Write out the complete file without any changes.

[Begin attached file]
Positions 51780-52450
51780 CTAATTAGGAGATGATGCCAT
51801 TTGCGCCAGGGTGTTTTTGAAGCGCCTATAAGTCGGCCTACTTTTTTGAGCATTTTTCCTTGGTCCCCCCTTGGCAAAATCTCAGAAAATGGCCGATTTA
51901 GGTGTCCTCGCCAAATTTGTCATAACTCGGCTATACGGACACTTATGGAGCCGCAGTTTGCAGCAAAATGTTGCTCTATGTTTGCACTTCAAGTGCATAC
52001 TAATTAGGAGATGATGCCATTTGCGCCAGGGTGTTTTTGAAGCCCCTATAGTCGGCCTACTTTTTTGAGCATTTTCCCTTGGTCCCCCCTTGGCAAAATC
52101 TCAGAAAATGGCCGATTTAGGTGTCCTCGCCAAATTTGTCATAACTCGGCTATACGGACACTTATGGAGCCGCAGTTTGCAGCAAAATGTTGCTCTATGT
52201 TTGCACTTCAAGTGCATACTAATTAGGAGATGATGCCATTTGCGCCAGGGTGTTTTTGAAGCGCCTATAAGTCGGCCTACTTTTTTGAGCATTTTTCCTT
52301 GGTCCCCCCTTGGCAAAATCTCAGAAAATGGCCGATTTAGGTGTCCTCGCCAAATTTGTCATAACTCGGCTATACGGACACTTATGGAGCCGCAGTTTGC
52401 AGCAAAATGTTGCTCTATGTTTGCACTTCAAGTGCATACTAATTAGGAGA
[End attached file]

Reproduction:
Positions 51780-52450
51780 CTAATTAGGAGATGATGCCAT
51801 TTGCGCCAGGGTGTTTTTGAAGCGCCTATAAGTCGGCCTACTTTTTTGAGCATTTTTCCTTGGTCCCCCCTTGGCAAAATCTCAGAAAATGGCCGATTTA
51901 GGTGTCCTCGCCAAATTTGTCATAACTCGGCTATACGGACACTTATGGAGCCGCAGTTTGCAGCAAAATGTTGCTCTATGTTTGCACTTCAAGTGCATAC
52001 TAATTAGGAGATGATGCCATTTGCGCCAGGGTGTTTTTGAAGCCCCTATAGTCGGCCTACTTTTTTGAGCATTTTCCCTTGGTCCCCCCTTGGCAAAATC
52101 TCAGAAAATGGCCGATTTAGGTGTCCTCGCCAAATTTGTCATAACTCGGCTATACGGACACTTATGGAGCCGCAGTTTGCAGCAAAATGTTGCTCTATGT
52201 TTGCACTTCAAGTGCATACTAATTAGGAGATGATGCCATTTGCGCCAGGGTGTTTTTGAAGCGCCTATAAGTCGGCCTACTTTTTTGAGCATTTTTCCTT
52301 GGTCCCCCCTTGGCAAAATCTCAGAAAATGGCCGATTTAGGTGTCCTCGCCAAATTTGTCATAACTCGGCTATACGGACACTTATGGAGCCGCAGTTTGC
52401 AGCAAAATGTTGCTCTATGTTTGCACTTCAAGTGCATACTAATTAGGAGA